I thought it’d be fun to crunch some numbers to find out how many more homeruns our all-time and single-season homerun king could have hit if he hadn’t played so many years in a home ballpark that was pitcher-friendly, and if he hadn’t been walked so much.

To make it fair for walks, I took the top-five in walks in the National League each year that Bonds was among the leaders, and I got the average. Instead of using some of Bonds’ abnormally high walk totals, I used the league-average so that he would hypothetically be getting the usual amount of at-bats. For instance, in 2004, Bonds had only 373 at-bats despite playing in 147 games. That was because he was walked an astronomically high 232 times, 120 of them intentional.First, I got the park factor of Bonds’ home stadium each season (from Wikipedia).

The above equation uses runs. I simply replaced them with homeruns.

Bonds played in Pittsburgh’s Three Rivers Stadium from 1986 to ’92, in San Francisco’s Candlestick Park from ’93 to ’99, and AT&T Park from 2000 to present.

When I found the park factor, I simply divided each season’s homerun total by its respective park factor. Here are the findings:

**Bonds has 914 adjusted homeruns. **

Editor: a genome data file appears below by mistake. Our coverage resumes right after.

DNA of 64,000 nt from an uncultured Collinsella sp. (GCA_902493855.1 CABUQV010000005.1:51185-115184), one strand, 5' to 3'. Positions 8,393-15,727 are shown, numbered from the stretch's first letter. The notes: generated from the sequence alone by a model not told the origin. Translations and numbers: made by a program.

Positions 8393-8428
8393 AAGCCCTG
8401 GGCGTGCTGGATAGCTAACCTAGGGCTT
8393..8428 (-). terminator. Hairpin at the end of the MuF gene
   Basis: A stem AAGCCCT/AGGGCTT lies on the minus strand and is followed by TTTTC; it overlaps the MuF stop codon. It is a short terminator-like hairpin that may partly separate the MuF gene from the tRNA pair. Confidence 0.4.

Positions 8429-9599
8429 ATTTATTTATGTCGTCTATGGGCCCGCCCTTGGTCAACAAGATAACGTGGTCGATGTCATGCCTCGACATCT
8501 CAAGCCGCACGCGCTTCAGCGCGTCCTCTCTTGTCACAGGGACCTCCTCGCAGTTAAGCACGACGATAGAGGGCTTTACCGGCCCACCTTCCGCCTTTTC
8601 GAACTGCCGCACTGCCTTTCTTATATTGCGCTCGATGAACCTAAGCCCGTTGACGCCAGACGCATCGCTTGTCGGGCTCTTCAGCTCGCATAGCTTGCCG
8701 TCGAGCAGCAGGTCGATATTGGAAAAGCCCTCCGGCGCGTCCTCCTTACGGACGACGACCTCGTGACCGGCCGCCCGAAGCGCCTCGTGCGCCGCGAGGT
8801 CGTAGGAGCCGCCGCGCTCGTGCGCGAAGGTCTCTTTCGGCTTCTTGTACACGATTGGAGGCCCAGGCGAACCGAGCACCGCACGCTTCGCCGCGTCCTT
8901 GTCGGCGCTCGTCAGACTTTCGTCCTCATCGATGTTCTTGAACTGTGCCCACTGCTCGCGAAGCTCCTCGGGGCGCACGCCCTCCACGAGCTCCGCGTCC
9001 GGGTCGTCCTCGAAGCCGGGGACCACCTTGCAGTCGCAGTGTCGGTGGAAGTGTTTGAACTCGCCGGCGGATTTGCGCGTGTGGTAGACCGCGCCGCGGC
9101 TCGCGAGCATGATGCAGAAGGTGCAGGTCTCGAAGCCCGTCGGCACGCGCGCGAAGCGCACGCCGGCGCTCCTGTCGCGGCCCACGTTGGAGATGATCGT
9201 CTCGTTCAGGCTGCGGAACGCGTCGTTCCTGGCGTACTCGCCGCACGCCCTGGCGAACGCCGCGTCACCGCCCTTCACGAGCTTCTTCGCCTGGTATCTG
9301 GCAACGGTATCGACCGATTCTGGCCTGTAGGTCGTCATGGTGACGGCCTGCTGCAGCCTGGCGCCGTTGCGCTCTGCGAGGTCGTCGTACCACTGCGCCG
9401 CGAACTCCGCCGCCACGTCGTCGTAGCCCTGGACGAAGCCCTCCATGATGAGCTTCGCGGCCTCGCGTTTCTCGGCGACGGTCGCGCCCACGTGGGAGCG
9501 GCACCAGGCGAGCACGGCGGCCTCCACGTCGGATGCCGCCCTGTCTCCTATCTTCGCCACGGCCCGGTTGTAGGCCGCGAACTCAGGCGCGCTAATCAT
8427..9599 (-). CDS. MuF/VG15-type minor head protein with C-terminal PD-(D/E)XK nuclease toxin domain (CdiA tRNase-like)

Then I found the top-five non-Bonds NL leaders in walks each year, which you can find here. You can switch years by editing the last four numbers in the URL. The link I provided gives you the 1989 NL leaders in walks.

I averaged the top-five non-Bonds walks leaders, and used that as Bonds “new” walks total.

Next, I calculated his at-bats per homerun using his actual totals in at-bats and homeruns for each year.

I found his “adjusted at-bats” by taking the season’s at-bats total, and adding to it the “adjusted walks,” which is Bonds’ actual walks total subtracted by his “new” walks total (the average of the top-five).

**Bonds now has 980 adjusted homeruns.**

Finally, I accounted for all of his intentional walks — at-bats in which he had a 0% chance to hit a homerun. I took his “adjusted AB” and added his intentional walks total to it, then divided by his HR/AB rate.

**Bonds now has 1,056 adjusted homeruns — 300 more than Hank Aaron.**

For reference, I did not adjust Bonds’ first three seasons, his injury-shortened 2005 season, or for 2007. The reason why is that his walks were pretty much average in his first three seasons, it would be pure 100% speculation to come up with a 2005 homerun total, and although there is nothing wrong with it, I did not want to fudge numbers of a season in progress.

You can download my spreadsheet by clicking here. There are two sheets: the first one has the math you have seen in the above screenshots; the second has the top-five leaders in walks every year from 1989 to 2006.

Please let me know if I fudged my math, either by leaving a comment, instant messaging me (UltraMegaOK1988), or by E-Mailing me (crashburnalley [at] gmail [dot] com).